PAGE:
Appreciating the Randolph Scott / Budd Boetticher Westerns
Like a fine wine, Randolph Scott westerns, particularly those directed by Budd Boetticher have only gotten better as the years have passed by. Their reputations and stature only increasing with the likes of Martin Scorsese championing them and the fact that they are readily available to revisit on home video via DVD sets and blu ray editions that have kept them front and center for movie buffs and western fans alike.
Of the seven westerns that the actor and director teamed on, five of them stand out thanks to the writing of Burt Kennedy. While plenty has been written by scholars and film historians on the subject, I’ve always liked them for the lean plots, Budd’s direction and Kennedy’s tight dialogue combined with Scott’s presence, the location filming in California, the character actors and those portraying the villains who signed on to play opposite our hero.
The films ….
7 Men From Now (1956)
“A man oughta be able to take care of his woman.”
Cast includes, Gail Russell, John Larch, Don Red Barry, Stuart Whitman and
…. Lee Marvin.
The Tall T (1957)
“Some things a man can’t ride around.”
Cast includes, Maureen O’Sullivan, Arthur Hunnicutt, Skip Homeier and if you love a good heavy we get two legendary ones facing off against Scott, Henry Silva ….
AND Richard Boone.
Decision at Sundown (1957)
“When a man’s riding high, the ground comes up and hits him a lot harder when he falls.”
Cast includes, Karen Steele, John Carroll, Noah Beery Jr. Valerie French, Andrew Duggan, John Litel, Ray Teal, Richard Deacon and James Westerfield. One of the two titles not written by Kennedy and while watchable it lacks that extra spark the others have and is in need of a stronger presence to play a villain. But we’ve still got Scott.
Buchanan Rides Alone (1958)
“I ain’t gonna linger no place until I get back where I belong.”
Cast includes, Barry Kelly, Peter Whitney, Craig Stevens, Roy Jenson and ….
Ride Lonesome (1959)
“you said you wanted to start over. I hope so. ‘Cause you don’t, I’ll be the one comes looking to find you.”
Cast includes Pernell Roberts, Karen Steele, James Coburn, James Best and ….
Lee Van Cleef.
“I won’t ask you a second time.”
Cast includes Virginia Mayo, Karen Steele, Michael Dante, Andrew Duggan, Michael Pate. The second of the Kennedy-less titles again proves a bit weaker than the others but we still get Scott in the saddle and one of my favorite leading ladies of the era, Miss Mayo.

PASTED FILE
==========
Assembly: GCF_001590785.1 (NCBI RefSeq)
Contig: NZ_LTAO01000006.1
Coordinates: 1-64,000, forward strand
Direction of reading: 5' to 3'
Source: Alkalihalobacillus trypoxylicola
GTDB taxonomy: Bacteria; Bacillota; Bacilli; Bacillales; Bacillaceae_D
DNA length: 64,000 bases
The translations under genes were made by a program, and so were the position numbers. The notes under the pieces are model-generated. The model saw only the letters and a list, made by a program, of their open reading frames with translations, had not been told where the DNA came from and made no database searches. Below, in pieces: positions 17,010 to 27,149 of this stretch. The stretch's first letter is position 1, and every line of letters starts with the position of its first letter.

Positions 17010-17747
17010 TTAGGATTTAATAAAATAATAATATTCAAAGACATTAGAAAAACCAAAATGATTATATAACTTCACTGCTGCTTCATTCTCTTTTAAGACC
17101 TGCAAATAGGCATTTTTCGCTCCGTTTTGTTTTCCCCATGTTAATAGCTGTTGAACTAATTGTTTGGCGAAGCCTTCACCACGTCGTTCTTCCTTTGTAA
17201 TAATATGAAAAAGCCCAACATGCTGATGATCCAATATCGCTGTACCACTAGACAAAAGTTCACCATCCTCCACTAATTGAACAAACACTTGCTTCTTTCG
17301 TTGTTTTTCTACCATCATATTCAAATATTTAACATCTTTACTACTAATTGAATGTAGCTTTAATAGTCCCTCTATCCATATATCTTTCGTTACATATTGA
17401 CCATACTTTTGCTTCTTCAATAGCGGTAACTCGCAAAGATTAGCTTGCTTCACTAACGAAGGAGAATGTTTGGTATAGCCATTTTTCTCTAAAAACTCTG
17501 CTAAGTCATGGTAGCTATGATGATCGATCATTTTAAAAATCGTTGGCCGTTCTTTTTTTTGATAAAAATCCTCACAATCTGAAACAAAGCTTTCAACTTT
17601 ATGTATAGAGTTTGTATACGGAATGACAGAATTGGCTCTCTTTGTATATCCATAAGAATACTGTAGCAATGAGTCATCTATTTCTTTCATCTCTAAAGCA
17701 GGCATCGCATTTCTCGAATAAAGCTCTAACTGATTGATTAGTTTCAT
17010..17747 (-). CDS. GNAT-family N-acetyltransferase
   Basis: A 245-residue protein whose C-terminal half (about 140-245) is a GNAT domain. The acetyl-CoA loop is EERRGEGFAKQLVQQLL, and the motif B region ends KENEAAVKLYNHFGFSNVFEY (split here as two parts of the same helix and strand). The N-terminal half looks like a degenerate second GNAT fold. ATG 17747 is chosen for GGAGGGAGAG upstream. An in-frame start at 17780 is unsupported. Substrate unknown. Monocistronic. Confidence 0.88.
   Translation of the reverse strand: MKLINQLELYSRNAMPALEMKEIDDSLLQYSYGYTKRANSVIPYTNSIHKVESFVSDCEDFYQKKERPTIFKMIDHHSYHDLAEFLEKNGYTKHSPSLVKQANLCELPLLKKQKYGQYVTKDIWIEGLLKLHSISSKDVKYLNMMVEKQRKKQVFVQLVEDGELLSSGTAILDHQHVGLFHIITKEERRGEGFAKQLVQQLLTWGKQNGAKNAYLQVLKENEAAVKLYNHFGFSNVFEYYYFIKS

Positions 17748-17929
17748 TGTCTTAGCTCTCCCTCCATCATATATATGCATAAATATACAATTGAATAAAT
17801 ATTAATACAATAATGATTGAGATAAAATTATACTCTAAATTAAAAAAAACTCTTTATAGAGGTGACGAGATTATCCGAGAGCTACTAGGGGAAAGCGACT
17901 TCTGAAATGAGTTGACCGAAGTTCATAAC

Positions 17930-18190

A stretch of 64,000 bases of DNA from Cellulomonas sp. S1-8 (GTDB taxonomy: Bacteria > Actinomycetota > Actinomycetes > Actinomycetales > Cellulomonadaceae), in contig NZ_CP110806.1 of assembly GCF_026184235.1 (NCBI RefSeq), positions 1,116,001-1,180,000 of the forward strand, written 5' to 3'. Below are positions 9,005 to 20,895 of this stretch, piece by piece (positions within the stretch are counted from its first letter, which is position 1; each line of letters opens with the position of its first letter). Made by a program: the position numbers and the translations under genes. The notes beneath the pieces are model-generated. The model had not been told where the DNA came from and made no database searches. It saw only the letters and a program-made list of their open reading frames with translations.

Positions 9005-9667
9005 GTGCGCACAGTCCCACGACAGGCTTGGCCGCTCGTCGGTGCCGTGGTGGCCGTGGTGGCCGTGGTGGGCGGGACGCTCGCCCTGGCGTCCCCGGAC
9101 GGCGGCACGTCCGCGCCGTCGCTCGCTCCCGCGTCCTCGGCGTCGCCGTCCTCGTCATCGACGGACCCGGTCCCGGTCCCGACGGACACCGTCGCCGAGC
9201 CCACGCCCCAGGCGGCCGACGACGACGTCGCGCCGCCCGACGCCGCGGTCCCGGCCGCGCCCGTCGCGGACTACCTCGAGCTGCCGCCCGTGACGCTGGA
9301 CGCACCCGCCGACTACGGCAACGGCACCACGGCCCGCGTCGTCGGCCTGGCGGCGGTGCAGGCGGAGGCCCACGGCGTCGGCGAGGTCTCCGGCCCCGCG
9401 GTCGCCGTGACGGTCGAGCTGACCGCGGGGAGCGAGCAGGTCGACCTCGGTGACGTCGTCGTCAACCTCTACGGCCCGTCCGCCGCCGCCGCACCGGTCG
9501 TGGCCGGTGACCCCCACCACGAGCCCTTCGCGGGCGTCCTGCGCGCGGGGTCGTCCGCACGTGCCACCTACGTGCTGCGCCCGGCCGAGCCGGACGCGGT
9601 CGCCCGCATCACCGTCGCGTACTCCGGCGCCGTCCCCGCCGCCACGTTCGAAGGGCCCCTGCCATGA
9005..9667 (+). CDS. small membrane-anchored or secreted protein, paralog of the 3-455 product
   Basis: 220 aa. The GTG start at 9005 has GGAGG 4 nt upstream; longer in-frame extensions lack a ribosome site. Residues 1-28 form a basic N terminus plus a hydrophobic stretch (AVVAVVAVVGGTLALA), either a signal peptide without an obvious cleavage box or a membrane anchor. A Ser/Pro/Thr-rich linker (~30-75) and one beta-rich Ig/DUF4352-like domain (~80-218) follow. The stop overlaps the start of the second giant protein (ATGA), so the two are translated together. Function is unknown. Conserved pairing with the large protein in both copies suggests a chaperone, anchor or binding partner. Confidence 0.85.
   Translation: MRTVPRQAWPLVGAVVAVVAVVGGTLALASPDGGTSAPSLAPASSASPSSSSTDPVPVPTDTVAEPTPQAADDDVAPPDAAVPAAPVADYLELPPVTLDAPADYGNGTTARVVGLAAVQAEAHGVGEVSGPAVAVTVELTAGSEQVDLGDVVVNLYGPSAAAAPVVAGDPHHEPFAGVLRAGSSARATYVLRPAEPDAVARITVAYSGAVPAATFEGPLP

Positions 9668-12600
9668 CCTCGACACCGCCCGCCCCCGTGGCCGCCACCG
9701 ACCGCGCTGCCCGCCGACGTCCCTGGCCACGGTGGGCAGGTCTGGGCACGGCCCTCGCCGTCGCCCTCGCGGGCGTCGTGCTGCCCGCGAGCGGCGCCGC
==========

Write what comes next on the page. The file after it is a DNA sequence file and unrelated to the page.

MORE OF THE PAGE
…. and finally Comanche Station (1960)
“You’ll end up on a rope, Dobie. You know that.”
A sparse cast that includes Nancy Gates, Skip Homeier and ….
After binge watching/revisiting the seven westerns I’m reminded that the ones I liked best are those taking place in the rocky terrain of Lone Pine, California. The ones where Scott is a hardened man with a past. Much like the Jimmy Stewart characters in the Anthony Mann films. So in effect I much prefer Seven Men From Now, The Tall T, Ride Lonesome and Comanche Station when cornered. Not surprisingly these films also offer us the best villains to go against Scott.
Five of the seven films have been properly restored and released in a splendid blu ray set via an Indicator run of 6000 sets. Mine is numbered at 1157. The five films included were originally released to theaters by Columbia for Ranown Pictures. Ranown being a partnership between Scott and producer Harry Joe Brown. The five titles are The Tall T, Decision at Sundown, Buchanan Rides Alone, Ride Lonesome and Comanche Station.
The two remaining titles not included in the set are the pair’s first film, Seven Men From Now and Westbound. Seven Men was a Batjac production for John Wayne’s company who was at one time slated for the starring role. This explains the presence of Gail Russell in the lead role, a frequent costar of Duke’s who despite his help couldn’t shake off the alcoholism that would lead to her death at just 36 years of age. The film was all but lost for years until the Wayne estate finally released it to DVD a few years back.
Westbound was a Warner Brother release and therefore not included in the box set. While the company has released it via their Warner Archive line it’s unfortunate that it’s not been properly restored with added bonus materials as the Indicator set bestows upon each film.
As for the Indicator set, you’ll find a 78 page booklet, introductions from Scorsese, interviews with Clint Eastwood, Christopher Frayling, Featurettes, Commentaries, Super 8 versions, a 78 minute interview with Elmore Leonard, a 95 minute interview with Boetticher, Trailers, Galleries and much more.
Reward yourself and discover these films if you haven’t already. And once your through with them, seek out other Scott westerns that he made during the latter half of his career when he stuck to the genre and then go looking for other Boettcher titles. There are plenty to choose from.